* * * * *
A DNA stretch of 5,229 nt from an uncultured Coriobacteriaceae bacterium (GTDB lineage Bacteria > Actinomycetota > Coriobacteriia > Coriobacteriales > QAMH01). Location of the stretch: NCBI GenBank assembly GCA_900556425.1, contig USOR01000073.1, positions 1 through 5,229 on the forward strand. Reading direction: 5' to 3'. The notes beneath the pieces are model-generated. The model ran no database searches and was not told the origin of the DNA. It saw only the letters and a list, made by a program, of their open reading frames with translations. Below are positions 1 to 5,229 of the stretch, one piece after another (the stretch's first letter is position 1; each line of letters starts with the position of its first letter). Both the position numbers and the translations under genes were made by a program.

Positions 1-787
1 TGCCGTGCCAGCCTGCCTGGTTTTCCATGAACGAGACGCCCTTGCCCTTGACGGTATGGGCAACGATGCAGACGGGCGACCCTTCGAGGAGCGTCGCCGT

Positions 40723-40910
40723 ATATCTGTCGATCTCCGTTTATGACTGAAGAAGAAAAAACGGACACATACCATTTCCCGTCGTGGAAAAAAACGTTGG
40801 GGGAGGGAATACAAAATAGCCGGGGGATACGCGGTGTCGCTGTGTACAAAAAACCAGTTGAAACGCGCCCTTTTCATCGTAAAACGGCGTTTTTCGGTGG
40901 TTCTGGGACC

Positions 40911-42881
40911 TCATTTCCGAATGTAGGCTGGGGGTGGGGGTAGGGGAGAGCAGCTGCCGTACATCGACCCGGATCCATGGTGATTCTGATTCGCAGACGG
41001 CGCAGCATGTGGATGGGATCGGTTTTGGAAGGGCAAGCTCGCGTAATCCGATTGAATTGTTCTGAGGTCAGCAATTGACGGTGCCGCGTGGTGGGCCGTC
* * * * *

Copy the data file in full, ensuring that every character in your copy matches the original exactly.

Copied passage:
A DNA stretch of 5,229 nt from an uncultured Coriobacteriaceae bacterium (GTDB lineage Bacteria > Actinomycetota > Coriobacteriia > Coriobacteriales > QAMH01). Location of the stretch: NCBI GenBank assembly GCA_900556425.1, contig USOR01000073.1, positions 1 through 5,229 on the forward strand. Reading direction: 5' to 3'. The notes beneath the pieces are model-generated. The model ran no database searches and was not told the origin of the DNA. It saw only the letters and a list, made by a program, of their open reading frames with translations. Below are positions 1 to 5,229 of the stretch, one piece after another (the stretch's first letter is position 1; each line of letters starts with the position of its first letter). Both the position numbers and the translations under genes were made by a program.

Positions 1-787
1 TGCCGTGCCAGCCTGCCTGGTTTTCCATGAACGAGACGCCCTTGCCCTTGACGGTATGGGCAACGATGCAGACGGGCGACCCTTCGAGGAGCGTCGCCGT

Positions 40723-40910
40723 ATATCTGTCGATCTCCGTTTATGACTGAAGAAGAAAAAACGGACACATACCATTTCCCGTCGTGGAAAAAAACGTTGG
40801 GGGAGGGAATACAAAATAGCCGGGGGATACGCGGTGTCGCTGTGTACAAAAAACCAGTTGAAACGCGCCCTTTTCATCGTAAAACGGCGTTTTTCGGTGG
40901 TTCTGGGACC

Positions 40911-42881
40911 TCATTTCCGAATGTAGGCTGGGGGTGGGGGTAGGGGAGAGCAGCTGCCGTACATCGACCCGGATCCATGGTGATTCTGATTCGCAGACGG
41001 CGCAGCATGTGGATGGGATCGGTTTTGGAAGGGCAAGCTCGCGTAATCCGATTGAATTGTTCTGAGGTCAGCAATTGACGGTGCCGCGTGGTGGGCCGTC